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A feel for appeal

Art historian-turned-jeweler Briony Raymond brings a finely trained eye to creating, collecting and curating in her New York atelier.

By Joyce Kauf

Image: Briony Raymond 

Briony Raymond remembers exactly what she was doing when she found out that pop icon Rihanna was photographed on Madison Avenue wearing her Zodiac necklace: She was in her bedroom reading to her two young sons.

“I was trying to ignore the constant ringing and text alerts,” says the New York-based designer, who finally picked up her phone and saw the picture. “My husband, kids and I were jumping up and down.”

She recently celebrated the seventh anniversary of Briony Raymond New York, her eponymous collection of limited-edition, bespoke and exclusive vintage jewelry. Today, her celebrity fans include models Bella Hadid and Karli Kloss, singer Katy Perry, and actress Sarah Jessica Parker. “It never gets blasé,” she says. “It’s the greatest compliment, especially given the access they have to so many designers.”

Finding the spark

Passionate about jewelry since childhood, Raymond recalls following an unconventional path to her métier. She studied art history in Paris, but after her parents told her she had to earn a living, she opted to “give finance a whirl,” since so many of her friends were in that field. After working at three prestigious firms, though, she realized she had to look elsewhere for that “spark of creative joy.”

Her first foray into jewelry was at Van Cleef & Arpels, which she says will always hold a special place in her heart. While the education and experience she gleaned over 10 years was invaluable, she felt she could do more. “I wanted to find a way to both express my creativity and also work with vintage jewelry across all eras.” To round out her “perfect world,” she says, she wanted to provide a service that would help clients repurpose their jewelry.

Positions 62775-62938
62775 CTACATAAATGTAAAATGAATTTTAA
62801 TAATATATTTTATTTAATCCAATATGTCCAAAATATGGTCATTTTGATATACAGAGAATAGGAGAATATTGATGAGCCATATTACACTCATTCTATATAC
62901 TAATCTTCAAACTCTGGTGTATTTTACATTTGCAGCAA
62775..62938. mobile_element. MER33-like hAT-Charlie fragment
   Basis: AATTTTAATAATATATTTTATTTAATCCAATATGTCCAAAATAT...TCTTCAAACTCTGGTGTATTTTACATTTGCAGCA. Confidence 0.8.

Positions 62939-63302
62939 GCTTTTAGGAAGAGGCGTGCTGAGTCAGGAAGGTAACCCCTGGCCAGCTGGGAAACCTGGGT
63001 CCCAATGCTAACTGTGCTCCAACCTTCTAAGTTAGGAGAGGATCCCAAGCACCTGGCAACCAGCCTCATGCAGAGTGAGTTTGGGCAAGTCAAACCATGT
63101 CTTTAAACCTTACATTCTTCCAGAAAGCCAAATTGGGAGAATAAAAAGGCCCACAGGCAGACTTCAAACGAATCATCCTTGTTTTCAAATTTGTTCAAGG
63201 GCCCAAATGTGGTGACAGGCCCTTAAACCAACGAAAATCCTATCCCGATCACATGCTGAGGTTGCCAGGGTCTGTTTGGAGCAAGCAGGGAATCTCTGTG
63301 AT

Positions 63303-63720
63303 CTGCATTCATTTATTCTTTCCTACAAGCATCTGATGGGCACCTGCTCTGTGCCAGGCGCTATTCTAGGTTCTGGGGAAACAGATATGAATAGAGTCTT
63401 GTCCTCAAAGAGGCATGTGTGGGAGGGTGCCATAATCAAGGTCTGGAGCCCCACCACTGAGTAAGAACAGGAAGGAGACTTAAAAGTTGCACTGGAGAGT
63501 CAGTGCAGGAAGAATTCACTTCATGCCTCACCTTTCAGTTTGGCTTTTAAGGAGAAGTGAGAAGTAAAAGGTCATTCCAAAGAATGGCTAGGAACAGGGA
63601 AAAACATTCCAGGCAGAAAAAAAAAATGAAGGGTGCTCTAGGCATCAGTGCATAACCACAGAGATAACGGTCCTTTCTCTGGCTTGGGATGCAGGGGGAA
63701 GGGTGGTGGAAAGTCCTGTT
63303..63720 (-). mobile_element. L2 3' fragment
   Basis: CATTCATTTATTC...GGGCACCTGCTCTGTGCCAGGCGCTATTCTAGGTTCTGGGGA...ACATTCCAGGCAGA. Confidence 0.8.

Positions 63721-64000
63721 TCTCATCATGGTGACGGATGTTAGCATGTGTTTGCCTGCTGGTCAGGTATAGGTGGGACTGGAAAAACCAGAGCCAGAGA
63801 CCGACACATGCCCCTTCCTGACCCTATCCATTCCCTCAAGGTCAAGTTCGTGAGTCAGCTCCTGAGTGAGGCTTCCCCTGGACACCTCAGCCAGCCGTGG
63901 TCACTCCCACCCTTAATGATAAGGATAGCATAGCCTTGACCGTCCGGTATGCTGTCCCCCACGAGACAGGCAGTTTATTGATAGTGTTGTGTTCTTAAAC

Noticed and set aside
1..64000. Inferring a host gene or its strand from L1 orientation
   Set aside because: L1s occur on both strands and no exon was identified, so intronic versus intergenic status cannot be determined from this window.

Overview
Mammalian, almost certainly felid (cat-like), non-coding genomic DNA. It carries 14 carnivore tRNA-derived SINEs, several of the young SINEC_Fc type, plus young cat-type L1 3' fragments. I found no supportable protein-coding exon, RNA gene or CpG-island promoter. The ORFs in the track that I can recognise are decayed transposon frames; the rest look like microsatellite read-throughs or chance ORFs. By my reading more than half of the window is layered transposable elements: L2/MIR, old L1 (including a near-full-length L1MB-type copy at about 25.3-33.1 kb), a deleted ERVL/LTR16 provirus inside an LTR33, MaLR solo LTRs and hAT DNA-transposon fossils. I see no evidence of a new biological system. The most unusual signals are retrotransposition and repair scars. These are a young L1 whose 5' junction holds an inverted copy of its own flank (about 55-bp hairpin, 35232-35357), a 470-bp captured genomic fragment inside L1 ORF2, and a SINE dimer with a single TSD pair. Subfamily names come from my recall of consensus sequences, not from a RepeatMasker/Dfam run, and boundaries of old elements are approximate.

“I had all these design ideas dancing around in my head,” relates Raymond, who finds inspiration everywhere — from paintings and textiles to people and nature. However, it’s the feelings these images evoke that drive her creativity. “The sensation of touching the richness of a fabric is what I want to translate to my jewelry.”

Comfort and craftsmanship

Raymond’s designs reflect a skillful combination of aesthetics and architecture. The piece has to look good, she believes, but it also has to feel good for the wearer. In constructing her pieces, she takes care to ensure that a necklace won’t flip if a woman leans forward, the back of a pendant won’t pull on her clothes, and the clasp won’t catch on the woman’s hair. Earrings must face forward. The inside of a ring must be finished and have no sharp edges, so that it “slides on the finger and feels velvety-smooth and soft,” Raymond elaborates.

She works with the same team of master jewelers who have hand-crafted her pieces since she started her company. Manufacturing in New York’s Diamond District allows the detail-oriented Raymond to aim her laser focus at every aspect of production and ensure that the pieces — which are signed and bear unique serial numbers — meet her specifications. “It gives me total control of the creative process,” she says. “I see every casting and every stone. How else could I put my name on it?”